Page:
Whales Use a Sound Similar to Kim Kardashian’s ‘Vocal Fry’


Whales use a sound similar to Kim Kardashian’s ‘vocal fry’ to hunt deep sea prey, say scientists

  • Toothed whales can use vocal registers like humans to communicate and hunt.
  • Like Kim Kardashian, whales have a “vocal fry” which can be used to find prey in deep sea.
  • At that depth, the whales’ lungs collapse, so they use air trapped in their nose to communicate.

One of Kim Kardashian’s trademarks is her vocal fry, a creaky voice affectation that studies have suggested is deeply polarizing for humans.

But a new study has found that actors and celebrities aren’t the only ones to use voice modulation to impress — toothed whales like dolphins, orcas, and sperm whales, are also able to create a vocal fry.

In their case, it’s a vital tool that allows them to hunt even in the depths of the ocean.

And to do so, they use a newly-discovered set of lips, that was hiding in their nose the whole time.

A vocal fry is a crucial tool for deep-diving whales
To be able to do the characteristic valley girl vocal fry espoused by Kardashian, Britney Spears, Paris Hilton, and others, you need to be able to modulate your voice.

“Vocal fry is a normal voice register that is often used in American English. Kim Kardashian, Kate Perry and

Scarlet Johannsen are well-known people using this register”, said Coen Elemans, professor of sound communication and behavior at the University of Southern Sweden and an author on the study, in a press release.

“Registers basically means very distinct ways of vibrating the same vocal cords,” added Elemans in an interview with Insider.

Humans typically have access to three registers: the heady, high-pitched falsetto, the normal voice, and the chesty voice, which is where the vocal fry lives.

By analyzing the sounds that the whales made, the scientists who worked on the study found that the whales use very similar modulation in their voice. This gives them access to falsetto, which allows them to make their high-pitched whistles, and the chesty, vocal fry range, which is how they make echolocation.

Still, there was a puzzle that this didn’t solve. Scientists have always been quizzical about how whales could echolocate at huge depths.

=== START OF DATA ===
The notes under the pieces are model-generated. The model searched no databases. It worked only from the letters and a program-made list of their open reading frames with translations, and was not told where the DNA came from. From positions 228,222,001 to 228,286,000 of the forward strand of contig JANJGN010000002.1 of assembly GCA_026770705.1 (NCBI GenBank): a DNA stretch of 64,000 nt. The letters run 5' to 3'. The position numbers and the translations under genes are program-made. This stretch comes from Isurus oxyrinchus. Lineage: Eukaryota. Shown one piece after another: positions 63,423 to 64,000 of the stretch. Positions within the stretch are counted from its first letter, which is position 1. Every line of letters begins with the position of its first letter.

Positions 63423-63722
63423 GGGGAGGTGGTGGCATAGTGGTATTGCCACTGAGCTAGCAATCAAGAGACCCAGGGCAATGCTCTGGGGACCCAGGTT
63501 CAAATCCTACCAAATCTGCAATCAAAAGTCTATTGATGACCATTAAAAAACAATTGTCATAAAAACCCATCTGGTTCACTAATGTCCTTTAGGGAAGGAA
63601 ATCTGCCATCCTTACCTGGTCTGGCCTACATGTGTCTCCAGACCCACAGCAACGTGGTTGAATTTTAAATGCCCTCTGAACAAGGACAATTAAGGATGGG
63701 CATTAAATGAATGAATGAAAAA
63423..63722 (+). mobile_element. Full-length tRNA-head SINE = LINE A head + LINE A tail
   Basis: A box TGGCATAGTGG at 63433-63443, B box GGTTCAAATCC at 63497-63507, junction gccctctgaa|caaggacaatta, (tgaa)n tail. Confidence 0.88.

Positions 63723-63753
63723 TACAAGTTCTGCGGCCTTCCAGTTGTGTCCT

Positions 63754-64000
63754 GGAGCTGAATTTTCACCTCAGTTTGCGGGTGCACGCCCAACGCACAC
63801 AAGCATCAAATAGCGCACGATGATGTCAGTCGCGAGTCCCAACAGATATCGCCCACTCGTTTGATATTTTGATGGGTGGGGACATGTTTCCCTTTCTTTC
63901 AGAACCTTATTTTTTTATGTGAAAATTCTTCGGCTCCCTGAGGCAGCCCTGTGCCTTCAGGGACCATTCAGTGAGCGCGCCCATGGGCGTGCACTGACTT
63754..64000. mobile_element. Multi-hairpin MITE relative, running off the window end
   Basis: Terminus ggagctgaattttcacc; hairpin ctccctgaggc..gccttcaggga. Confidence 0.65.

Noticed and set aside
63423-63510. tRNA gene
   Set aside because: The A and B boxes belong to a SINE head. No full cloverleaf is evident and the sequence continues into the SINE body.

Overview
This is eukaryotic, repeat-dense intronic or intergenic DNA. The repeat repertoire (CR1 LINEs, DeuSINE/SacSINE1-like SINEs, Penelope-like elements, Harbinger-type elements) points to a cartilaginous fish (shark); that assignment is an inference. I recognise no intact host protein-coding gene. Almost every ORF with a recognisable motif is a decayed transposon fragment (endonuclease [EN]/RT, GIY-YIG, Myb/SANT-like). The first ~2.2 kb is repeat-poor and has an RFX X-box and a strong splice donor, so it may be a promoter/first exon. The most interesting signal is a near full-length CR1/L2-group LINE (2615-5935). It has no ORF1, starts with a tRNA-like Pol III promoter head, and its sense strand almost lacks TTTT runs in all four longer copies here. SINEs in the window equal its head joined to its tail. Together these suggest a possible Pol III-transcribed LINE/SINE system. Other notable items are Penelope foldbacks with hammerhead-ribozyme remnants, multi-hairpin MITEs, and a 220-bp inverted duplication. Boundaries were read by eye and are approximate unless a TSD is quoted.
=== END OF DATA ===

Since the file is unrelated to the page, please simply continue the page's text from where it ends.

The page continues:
Sperm whales and beaked whales can dive to depths of almost 10,000 feet. At those depths, the pressure of the water is immense, so much so that air gets compressed.

“For whales at a thousand meters, there’s less than 1% of the air volume available compared to what was available at the surface,” Peter Teglberg, professor of physiology at the Aarhus University in Denmark and an author on the study, told Insider.

The whales redirect that air straight to their muscles to stay alive, and their lungs are emptied to avoid diving sickness.

How then, can whales produce the loud clicks that are needed for echolocation without air? “My sort of motivation to go into this is very much driven by that paradox,” said Teglberg.

A nasal voice takes a whole different meaning
Teglberg and his colleagues spent decades studying the anatomy of live trained dolphins, tracking the noises of live whales, and using the remains of animals found dead on the beach to understand how they managed to produce a noise at that depth.

They finally cracked it, after two decades of work. Toothed whales, they found, redirect the little air they have in their lungs to a pouch in their nose, called the nasopharyngeal sac.

The air from the pouch bypasses the lungs and the vocal cords completely.

“These animals have evolved a new sound production organ in their nose and don’t use the larynx,” said Elemans.

Instead, to make the loud clicks to echolocate, the whales pushed the air through membranes in the sac, called “phonic lips,” that make a deafening sound when they are smacked together.

“You can think of it as a balloon, basically. If you blow up a balloon and then you tighten the nozzle, you can make it squeak,” said Teglberg.

An affectation that shaped toothed whales’ evolution
Teglberg and Elemans say this has very much influenced the way dolphins, orcas, and other toothed whales evolved a “Mona Lisa” fixed smile on their face.

“Whales have very detailed control over these sounds at the cost of having zero facial expression. The modern nerves that are normally used for this are in fact in the sound production system,” said Elemans.

“While vocal fry may be controversial in humans and may be perceived as everything from annoying to

authoritative, it doubtlessly made toothed whales an evolutionary success story”, Elemans adds.


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